Average Total Cost

In economics, average total cost (ATC) equals total fixed and variable costs divided by total units produced. Average total cost curve is typically U-shaped i.e. it decreases, bottoms out and then rises.

Game Theory

In economics, game theory is the study of interaction between different participants in a market. The objective of game theory is to identify the optimal strategy for each participant.

Prisoners' Dilemma

A prisoners’ dilemma refers to a type of economic game in which the Nash equilibrium is such that both players are worse off even though they both select their optimal strategies.

Nash Equilibrium

Nash equilibrium is an outcome of a game such that no player can gain by unilaterally changing its strategy. It is achieved when each player adopts the optimal strategy given the strategy of the other player.

Dominated Strategy

A dominated strategy is a strategy which doesn’t result in the optimal outcome in any case. A strategy is dominated if there always exist a course of action which results in higher payoff no matter what the opponent does.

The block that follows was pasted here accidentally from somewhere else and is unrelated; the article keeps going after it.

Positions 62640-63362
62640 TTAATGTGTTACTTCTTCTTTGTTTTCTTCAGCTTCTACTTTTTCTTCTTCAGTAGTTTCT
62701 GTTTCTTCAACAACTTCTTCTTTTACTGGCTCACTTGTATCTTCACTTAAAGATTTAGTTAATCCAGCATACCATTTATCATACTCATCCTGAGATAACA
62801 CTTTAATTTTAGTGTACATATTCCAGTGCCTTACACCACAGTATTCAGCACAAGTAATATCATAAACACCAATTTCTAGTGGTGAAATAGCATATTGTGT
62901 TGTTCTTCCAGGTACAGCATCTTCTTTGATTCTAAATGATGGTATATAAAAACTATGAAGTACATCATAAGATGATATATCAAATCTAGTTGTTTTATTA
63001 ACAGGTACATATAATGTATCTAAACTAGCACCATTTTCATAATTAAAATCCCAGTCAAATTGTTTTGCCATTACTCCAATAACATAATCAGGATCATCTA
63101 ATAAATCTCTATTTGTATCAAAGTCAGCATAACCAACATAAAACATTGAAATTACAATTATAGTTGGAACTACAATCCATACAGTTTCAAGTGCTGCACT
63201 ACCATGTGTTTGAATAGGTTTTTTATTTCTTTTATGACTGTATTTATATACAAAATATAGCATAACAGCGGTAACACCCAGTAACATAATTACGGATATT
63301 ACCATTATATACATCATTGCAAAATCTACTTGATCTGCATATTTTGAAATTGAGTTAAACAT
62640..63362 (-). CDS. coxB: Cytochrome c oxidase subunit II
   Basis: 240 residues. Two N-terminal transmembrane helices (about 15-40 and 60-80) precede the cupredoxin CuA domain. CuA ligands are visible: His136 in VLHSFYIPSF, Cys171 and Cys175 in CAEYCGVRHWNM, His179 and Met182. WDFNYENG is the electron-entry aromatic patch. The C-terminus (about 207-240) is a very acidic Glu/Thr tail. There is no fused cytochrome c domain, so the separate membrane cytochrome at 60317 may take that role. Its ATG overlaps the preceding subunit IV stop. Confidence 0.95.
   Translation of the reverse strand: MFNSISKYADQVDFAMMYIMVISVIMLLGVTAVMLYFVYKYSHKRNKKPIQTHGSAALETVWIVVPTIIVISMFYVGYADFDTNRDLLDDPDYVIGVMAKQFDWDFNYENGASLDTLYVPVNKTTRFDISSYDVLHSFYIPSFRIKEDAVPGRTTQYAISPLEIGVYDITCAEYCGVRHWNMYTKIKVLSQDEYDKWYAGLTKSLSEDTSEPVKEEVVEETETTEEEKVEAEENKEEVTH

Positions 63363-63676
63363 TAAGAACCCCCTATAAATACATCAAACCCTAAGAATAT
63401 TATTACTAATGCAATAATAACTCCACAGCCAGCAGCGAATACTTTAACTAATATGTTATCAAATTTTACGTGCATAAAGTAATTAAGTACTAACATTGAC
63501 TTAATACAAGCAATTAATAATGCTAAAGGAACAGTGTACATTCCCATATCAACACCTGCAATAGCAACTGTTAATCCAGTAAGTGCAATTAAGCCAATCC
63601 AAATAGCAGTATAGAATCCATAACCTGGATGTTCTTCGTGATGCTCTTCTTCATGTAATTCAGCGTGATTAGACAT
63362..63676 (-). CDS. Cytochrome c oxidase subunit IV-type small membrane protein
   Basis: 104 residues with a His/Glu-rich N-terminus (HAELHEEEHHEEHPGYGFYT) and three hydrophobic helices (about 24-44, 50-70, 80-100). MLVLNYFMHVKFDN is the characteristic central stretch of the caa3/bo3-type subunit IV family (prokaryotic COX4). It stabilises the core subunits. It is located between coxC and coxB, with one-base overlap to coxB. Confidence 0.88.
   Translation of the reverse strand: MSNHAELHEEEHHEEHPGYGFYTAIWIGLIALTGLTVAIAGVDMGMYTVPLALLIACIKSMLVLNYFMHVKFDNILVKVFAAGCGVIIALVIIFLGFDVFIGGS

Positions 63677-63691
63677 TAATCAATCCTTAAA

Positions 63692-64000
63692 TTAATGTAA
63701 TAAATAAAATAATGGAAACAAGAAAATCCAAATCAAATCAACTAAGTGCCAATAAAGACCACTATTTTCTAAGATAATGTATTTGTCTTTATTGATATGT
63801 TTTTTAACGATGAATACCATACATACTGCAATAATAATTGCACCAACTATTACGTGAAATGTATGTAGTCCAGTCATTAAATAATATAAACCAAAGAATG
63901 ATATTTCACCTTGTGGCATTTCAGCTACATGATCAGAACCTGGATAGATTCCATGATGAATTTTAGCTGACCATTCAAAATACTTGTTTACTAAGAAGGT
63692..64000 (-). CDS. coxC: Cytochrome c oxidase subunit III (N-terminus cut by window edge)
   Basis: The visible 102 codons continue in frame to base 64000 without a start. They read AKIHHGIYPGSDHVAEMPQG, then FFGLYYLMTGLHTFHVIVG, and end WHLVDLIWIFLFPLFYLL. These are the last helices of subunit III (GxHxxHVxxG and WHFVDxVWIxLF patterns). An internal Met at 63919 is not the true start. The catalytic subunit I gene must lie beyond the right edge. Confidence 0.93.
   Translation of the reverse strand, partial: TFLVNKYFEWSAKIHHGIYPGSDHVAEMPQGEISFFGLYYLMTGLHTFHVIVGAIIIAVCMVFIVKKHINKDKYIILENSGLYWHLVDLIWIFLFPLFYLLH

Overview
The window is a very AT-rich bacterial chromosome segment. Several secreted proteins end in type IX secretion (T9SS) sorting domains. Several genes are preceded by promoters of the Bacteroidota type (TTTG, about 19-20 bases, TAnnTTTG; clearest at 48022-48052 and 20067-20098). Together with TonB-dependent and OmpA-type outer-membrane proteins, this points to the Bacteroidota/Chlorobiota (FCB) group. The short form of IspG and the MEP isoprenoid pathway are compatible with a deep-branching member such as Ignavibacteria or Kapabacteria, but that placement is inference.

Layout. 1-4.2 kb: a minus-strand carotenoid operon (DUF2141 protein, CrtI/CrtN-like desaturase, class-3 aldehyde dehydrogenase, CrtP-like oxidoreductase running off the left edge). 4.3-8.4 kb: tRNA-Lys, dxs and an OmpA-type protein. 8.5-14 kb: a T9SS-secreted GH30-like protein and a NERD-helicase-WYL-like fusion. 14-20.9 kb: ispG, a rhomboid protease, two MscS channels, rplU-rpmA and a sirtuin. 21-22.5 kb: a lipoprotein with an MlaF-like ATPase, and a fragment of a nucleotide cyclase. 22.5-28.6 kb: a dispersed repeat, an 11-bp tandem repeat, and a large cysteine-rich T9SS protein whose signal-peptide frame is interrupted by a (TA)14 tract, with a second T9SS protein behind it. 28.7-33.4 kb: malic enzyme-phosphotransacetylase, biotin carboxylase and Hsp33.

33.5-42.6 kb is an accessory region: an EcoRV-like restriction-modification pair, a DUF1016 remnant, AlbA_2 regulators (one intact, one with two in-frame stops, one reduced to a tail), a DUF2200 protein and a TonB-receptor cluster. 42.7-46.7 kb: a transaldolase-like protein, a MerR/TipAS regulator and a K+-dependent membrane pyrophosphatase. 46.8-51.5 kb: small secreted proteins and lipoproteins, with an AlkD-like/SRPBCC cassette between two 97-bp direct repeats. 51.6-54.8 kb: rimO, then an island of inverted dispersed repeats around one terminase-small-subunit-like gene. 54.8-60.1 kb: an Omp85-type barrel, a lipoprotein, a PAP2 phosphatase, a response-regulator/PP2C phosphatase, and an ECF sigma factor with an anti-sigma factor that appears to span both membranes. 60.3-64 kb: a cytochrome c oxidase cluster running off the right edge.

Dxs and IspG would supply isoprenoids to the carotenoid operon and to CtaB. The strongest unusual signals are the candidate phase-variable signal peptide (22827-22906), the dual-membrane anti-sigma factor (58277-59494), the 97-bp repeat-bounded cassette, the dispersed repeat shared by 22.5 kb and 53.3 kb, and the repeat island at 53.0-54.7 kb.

Dominant Strategy

In game theory, a dominant strategy is the course of action that results in the highest payoff for a player regardless of what the other player does.

Payoff Matrix

In game theory, a payoff matrix is a table in which strategies of one player are listed in rows and those of the other player in columns and the cells show payoffs to each player such that the payoff of the row player is listed first.

Kinked Demand Curve Model

The kinked-demand curve model (also called Sweezy model) posits that price rigidity exists in an oligopoly because an oligopolistic firm faces a kinked demand curve, a demand curve in which the segment above the market price is relatively more elastic than the segment below it.

Monopolistic Competition

Monopolistic competition is a type of imperfect competition market structure in which a large number of firms produce differentiated products and there are no barriers to entry.

Concentration Ratio

Concentration ratio (also called n-firm concentration ratio) measures the market share of top n firms in an industry. Four-firm concentration ratio which is the sum of market share of top four firms, is the most common concentration ratio. It is close to 0 in case of perfect competition and close to 1 in monopoly or oligopoly.